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Special election to be held
to fill empty Congress seats
A special election will be held
today to fill the 13 open seats in the
85th Student Congress, which is in
Students may cast their votes
from 7 a.m. until 10 p.m. at
Students sought for DTH
editor selection committee
The Daily Tar Heel now is
accepting applications for its edi
tor selection committee. All stu
dents are eligible.
Applications are available in the
DTIJ office, located in the Student
Union. Participants are required
to attend meetings March 18 from
5 to 6 p.m. and March 20 from 9
a.m. to 4:30 p.m.
Those selected will be notified
by March 4. Contact DTH Editor
Elyse Ashburn with questions at
firstname.lastname@example.org or call
Vehicle reported stolen
from Old East parking lot
A1998 black Dodge Dakota val
ued at $12,000 was stolen from
the parking lot outside Old East
Residence Hall on Friday night,
police reports state.
The victim reported that he
parked his truck in the lot at 11
p.m., but when he returned at 8:15
a.m. Saturday the truck was miss
ing. The incident is still under
Purses stolen from Beta
Theta Pi fraternity house
According to Chapel Hill police
reports, unattended purses were
taken early Monday morning from
Beta Theta Pi fraternity house on
114 S. Columbia St.
Three female UNC students
reported the items missing at 3:16
a.m., reports state.
According to reports, a purse
valued at SIOO, along with a S3OO
wallet and a cell phone worth S9O,
were stolen from one student.
Another student reported that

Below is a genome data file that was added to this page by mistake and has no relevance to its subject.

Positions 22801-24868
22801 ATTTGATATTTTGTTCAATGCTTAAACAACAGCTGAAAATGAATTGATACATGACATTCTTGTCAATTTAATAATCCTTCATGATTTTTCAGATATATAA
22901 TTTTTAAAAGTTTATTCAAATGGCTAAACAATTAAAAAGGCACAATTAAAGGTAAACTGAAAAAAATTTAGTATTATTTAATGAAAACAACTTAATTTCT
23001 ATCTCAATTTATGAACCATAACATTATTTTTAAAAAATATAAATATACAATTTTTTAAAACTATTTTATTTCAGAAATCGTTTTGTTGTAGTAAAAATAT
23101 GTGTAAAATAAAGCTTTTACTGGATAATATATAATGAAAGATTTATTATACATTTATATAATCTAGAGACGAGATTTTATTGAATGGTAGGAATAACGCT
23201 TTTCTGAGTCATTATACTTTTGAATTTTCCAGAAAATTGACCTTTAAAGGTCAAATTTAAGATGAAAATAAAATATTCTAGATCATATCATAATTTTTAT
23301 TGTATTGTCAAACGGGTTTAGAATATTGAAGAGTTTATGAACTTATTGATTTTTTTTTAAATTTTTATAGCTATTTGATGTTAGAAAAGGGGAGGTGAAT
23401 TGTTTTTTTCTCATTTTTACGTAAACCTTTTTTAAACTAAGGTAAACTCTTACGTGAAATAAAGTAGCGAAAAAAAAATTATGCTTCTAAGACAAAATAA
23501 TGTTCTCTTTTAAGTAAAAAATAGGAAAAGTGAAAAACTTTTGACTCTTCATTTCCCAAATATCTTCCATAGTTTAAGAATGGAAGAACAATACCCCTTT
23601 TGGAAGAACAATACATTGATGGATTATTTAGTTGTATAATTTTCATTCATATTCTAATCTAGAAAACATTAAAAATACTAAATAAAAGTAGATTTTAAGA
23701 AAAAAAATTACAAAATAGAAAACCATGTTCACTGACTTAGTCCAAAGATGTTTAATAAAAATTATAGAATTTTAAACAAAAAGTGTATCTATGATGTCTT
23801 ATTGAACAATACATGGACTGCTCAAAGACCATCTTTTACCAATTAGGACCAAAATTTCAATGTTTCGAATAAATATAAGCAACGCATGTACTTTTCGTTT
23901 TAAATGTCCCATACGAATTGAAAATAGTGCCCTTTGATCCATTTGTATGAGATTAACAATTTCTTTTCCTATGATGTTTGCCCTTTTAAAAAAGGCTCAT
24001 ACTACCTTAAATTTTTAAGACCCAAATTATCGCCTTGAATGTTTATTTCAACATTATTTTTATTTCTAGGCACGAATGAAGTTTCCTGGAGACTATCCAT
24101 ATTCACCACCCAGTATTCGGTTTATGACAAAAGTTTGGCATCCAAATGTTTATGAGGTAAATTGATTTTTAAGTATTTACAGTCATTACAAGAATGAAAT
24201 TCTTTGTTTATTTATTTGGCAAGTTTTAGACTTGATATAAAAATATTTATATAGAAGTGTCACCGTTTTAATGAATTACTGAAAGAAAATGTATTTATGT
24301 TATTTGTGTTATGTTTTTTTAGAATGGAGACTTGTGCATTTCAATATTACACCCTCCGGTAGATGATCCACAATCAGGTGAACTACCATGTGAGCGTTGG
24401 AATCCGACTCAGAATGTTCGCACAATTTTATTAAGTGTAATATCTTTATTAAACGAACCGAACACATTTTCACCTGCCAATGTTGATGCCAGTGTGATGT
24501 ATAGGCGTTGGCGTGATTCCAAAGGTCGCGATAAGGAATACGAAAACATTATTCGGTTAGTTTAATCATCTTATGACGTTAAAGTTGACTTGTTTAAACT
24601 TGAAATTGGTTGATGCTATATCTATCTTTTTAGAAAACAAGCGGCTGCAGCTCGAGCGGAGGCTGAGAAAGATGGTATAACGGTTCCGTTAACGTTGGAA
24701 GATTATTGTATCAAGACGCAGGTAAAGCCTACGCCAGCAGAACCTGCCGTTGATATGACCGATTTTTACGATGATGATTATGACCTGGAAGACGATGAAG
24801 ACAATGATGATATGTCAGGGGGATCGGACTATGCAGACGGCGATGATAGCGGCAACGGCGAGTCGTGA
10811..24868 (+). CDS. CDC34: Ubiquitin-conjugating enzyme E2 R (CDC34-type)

her $265 Prada purse and sllO
Kate Spade wallet were taken. A
Tiffany & Cos. key chain valued at
$95, a S6O Nine West purse and a
cell phone worth S9O were also
taken, reports state.
Scientists discover new
strain of mad cow disease
WASHINGTON, D.C. - Italian
scientists have found a second
form of mad cow disease that
more closely resembles the human
Creutzfeldt-Jakob Disease than
the usual cow form of the illness.
The brain-wasting diseases
BSE, known as mad cow disease,
and human CJD are caused by dif
ferent forms of mutant proteins
A number of people, mainly in
England, also have suffered from
what is called variant CJD, a brain
disease believed to be acquired by
eating meat from infected cows.
No Americans have been reported
with variant CJD.
Now, the team of Italian
researchers reports a study of eight
cows with mad cow disease found
that two of them had brain dam
age resembling the human victims
They said that the cows were
infected with prions that resem
bled those involved in the standard
form of the human disease, called
sporadic CJD, not the variant
caused by eating infected meat.
Salvatore Monaco, lead author
of the new study, said the findings
may indicate that cattle can also
develop a sporadic form of the dis
ease, but it also might be anew
foodbome form of the illness.
5:30 p.m. The UNC
Vegetarian Club will host a free
vegetarian feast for body, mind and
spirit in the Frank Porter Graham
lounge of the Student Union.
6:30 p.m. Student Action
with Workers is having a teach-in
in 301 Bingham Hall about
Smithfield Foods’ efforts to prevent
the formation of a union at one of
its plants in North Carolina, what
unions do and how they can be
improved. There will be free food.
7 p.m. Rap icon and social
critic Chuck D will deliver a lec
ture in honor of Black History
Month in the Great Hall of the
Tickets are free to students and
are available in advance at the